“Greed is good,” said villain Gordon Gekko in movie satire. We’ve heard the word a lot lately. Greed is blamed for the recent financial crisis; it’s also invoked constantly in the health care debate.

What, exactly, is “greed”? Some even seem to think anyone with income or wealth above the average (national? global?) is greedy.

In its essence, greed means wanting more. More tomorrow than you had yesterday. More income, more wealth, and hence more of the good things in life that they can buy; as much as you can get. Every normal human being wants more; as much as possible; the best possible life. And that’s not wrong. In fact, it’s a very good thing. We might romanticize an idea of spiritual asceticism that eschews all desire, but really, a human who desires nothing is psychically dead. And the desire for more is what motivates all human enterprise, effort, and creativity. Without that, we’d still be living in caves.

How do you get more? Well, you can steal it. But that is wrong, and most people get more in a totally contrary way: not by impoverishing others, but by enriching others – by devoting one’s efforts to creating and producing things for which others cheerfully pay. Most of economic activity is not a zero-sum game where one’s gain is another’s loss. I recently paid a surprising sum for an art work. Was the artist “greedy” to demand such a price? I would not have paid it if I hadn’t valued her art work higher than the money I paid. The transaction enriched the artist – but enriched my life too.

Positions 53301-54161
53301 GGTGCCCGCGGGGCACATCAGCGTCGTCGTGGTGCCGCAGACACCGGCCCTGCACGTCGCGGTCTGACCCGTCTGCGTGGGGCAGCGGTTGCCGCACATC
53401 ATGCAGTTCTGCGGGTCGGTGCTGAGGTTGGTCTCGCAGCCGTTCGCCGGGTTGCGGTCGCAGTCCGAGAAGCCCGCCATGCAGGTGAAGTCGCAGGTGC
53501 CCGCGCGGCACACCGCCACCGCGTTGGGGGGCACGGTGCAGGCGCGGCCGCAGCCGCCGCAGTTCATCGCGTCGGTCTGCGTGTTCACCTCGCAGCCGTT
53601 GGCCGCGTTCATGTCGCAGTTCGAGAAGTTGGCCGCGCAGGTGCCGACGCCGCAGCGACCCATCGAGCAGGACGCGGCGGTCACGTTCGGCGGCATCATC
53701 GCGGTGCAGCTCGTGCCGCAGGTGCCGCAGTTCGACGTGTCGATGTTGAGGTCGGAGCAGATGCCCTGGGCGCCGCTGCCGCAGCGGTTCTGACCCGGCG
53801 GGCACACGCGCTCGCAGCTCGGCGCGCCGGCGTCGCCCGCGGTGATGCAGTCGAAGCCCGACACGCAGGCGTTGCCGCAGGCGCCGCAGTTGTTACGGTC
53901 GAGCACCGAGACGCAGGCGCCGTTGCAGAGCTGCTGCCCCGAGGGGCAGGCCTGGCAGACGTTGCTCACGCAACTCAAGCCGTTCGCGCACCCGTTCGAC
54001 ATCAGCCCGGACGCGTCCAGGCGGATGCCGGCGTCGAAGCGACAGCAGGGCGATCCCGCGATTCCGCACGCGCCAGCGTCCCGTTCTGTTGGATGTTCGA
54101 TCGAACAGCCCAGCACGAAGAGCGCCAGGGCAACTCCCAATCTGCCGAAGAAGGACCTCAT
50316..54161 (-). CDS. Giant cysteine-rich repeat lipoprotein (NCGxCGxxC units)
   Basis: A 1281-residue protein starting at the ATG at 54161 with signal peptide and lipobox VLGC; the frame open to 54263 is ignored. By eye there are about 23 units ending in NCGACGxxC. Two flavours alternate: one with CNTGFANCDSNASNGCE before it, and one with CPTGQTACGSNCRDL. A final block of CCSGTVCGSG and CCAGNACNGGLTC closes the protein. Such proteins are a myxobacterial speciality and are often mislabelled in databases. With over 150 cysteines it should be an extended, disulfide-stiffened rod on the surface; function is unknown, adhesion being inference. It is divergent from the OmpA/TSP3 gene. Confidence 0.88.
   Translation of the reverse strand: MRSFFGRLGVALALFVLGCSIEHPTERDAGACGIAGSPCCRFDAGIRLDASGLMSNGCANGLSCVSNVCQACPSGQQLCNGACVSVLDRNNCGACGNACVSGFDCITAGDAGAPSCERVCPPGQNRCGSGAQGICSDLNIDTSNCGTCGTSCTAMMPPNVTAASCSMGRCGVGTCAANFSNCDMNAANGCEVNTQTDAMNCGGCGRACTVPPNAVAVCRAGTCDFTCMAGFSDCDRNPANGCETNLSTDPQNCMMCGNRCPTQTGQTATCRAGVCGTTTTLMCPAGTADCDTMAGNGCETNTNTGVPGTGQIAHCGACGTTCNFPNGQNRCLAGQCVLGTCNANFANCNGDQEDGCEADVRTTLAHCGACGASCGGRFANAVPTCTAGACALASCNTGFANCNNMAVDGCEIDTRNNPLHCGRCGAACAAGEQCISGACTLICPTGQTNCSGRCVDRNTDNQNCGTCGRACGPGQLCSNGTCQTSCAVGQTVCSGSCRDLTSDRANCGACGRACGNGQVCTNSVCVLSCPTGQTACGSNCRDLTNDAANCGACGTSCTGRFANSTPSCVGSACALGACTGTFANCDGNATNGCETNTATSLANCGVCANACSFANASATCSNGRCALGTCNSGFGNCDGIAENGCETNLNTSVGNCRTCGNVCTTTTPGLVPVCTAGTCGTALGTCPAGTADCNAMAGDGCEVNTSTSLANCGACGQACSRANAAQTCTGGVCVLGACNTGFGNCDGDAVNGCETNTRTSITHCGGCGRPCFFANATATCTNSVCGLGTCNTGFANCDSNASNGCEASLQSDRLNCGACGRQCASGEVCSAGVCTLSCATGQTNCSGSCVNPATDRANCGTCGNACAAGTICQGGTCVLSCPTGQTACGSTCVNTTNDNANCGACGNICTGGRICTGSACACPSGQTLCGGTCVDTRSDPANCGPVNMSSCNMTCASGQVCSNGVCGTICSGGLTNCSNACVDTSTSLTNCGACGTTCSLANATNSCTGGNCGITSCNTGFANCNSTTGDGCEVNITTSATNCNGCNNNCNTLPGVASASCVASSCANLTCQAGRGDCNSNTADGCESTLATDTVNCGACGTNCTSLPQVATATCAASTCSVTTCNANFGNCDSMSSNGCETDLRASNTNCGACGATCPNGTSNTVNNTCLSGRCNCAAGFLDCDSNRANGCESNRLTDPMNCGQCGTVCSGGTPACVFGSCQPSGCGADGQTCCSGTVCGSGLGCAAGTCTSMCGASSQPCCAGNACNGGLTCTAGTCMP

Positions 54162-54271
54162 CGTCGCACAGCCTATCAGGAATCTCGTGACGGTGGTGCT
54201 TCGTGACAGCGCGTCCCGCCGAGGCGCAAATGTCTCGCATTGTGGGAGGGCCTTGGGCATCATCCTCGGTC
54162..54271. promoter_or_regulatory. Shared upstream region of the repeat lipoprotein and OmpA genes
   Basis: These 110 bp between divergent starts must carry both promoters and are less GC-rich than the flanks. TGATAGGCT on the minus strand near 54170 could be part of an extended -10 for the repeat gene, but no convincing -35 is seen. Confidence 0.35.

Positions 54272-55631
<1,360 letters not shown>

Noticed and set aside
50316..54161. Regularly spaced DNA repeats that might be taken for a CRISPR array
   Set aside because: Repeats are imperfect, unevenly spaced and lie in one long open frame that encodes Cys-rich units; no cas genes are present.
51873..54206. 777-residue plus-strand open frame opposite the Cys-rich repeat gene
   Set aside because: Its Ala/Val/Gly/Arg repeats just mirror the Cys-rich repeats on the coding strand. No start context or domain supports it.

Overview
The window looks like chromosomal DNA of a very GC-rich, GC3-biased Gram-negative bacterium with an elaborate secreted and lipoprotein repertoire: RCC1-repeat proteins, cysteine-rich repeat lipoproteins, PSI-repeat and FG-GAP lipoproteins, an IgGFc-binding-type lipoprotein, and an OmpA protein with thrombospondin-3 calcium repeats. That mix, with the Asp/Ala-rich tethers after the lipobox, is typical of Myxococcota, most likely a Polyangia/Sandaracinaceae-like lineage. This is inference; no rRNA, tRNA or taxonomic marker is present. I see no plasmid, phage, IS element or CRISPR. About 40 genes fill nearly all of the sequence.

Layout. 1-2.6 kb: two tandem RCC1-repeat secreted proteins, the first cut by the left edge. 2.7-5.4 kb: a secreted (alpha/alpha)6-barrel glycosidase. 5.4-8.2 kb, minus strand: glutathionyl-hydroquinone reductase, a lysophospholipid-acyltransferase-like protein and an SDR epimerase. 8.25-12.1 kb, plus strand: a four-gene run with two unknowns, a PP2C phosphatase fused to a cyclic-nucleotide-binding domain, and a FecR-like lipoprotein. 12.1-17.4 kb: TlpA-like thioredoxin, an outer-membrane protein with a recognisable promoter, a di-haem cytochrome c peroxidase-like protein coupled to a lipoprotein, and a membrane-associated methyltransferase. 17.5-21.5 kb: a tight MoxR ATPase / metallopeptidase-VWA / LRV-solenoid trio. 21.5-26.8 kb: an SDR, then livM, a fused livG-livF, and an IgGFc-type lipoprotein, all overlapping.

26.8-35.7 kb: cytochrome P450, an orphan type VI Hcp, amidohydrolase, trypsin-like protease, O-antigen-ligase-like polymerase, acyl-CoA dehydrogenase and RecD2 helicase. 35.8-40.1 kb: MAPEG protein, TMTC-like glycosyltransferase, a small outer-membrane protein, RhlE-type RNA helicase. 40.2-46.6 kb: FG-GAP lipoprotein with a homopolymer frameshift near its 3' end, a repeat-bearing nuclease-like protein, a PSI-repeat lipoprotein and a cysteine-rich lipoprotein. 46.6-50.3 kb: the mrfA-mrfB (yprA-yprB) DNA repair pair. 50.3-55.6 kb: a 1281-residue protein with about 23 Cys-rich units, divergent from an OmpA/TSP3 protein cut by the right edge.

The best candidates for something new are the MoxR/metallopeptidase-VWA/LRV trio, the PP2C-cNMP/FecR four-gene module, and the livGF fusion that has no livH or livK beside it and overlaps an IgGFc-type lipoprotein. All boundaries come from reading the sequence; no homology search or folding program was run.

Similarly, you can get more by working hard at your job, producing goods or providing services that enhance the lives of others.

Only if it’s fed at others’ expense is greed bad. But doing anything at others’ expense is bad per se. It’s not “greed” that’s the problem; it’s willingness to harm others. Of course, we do see that all the time. People behave that way because, sometimes, they can. The Wall Street guys who made off with huge sums did it because they could. It’s just silly to imagine some greed-free world in which people will forego money that’s theirs for the taking. However: human society is organized in such a way that that’s the exception rather than the rule. Most people, most of the time, get more for themselves by giving more to others. And that again is the fundamental driver of progress and improving conditions of life for everyone. In that way, greed is indeed more a force for good than for evil.

Maybe Gordon Gekko had it right after all.

One Response to “Greed”

  1. John Says:

    A greedy algorithm chooses each step by what brings it closest to the goal without consideration for subsequent steps. That often means a greedy path is far longer than a non-greedy path. Greed is about maximizing immediate return, potentially walking off of a cliff.

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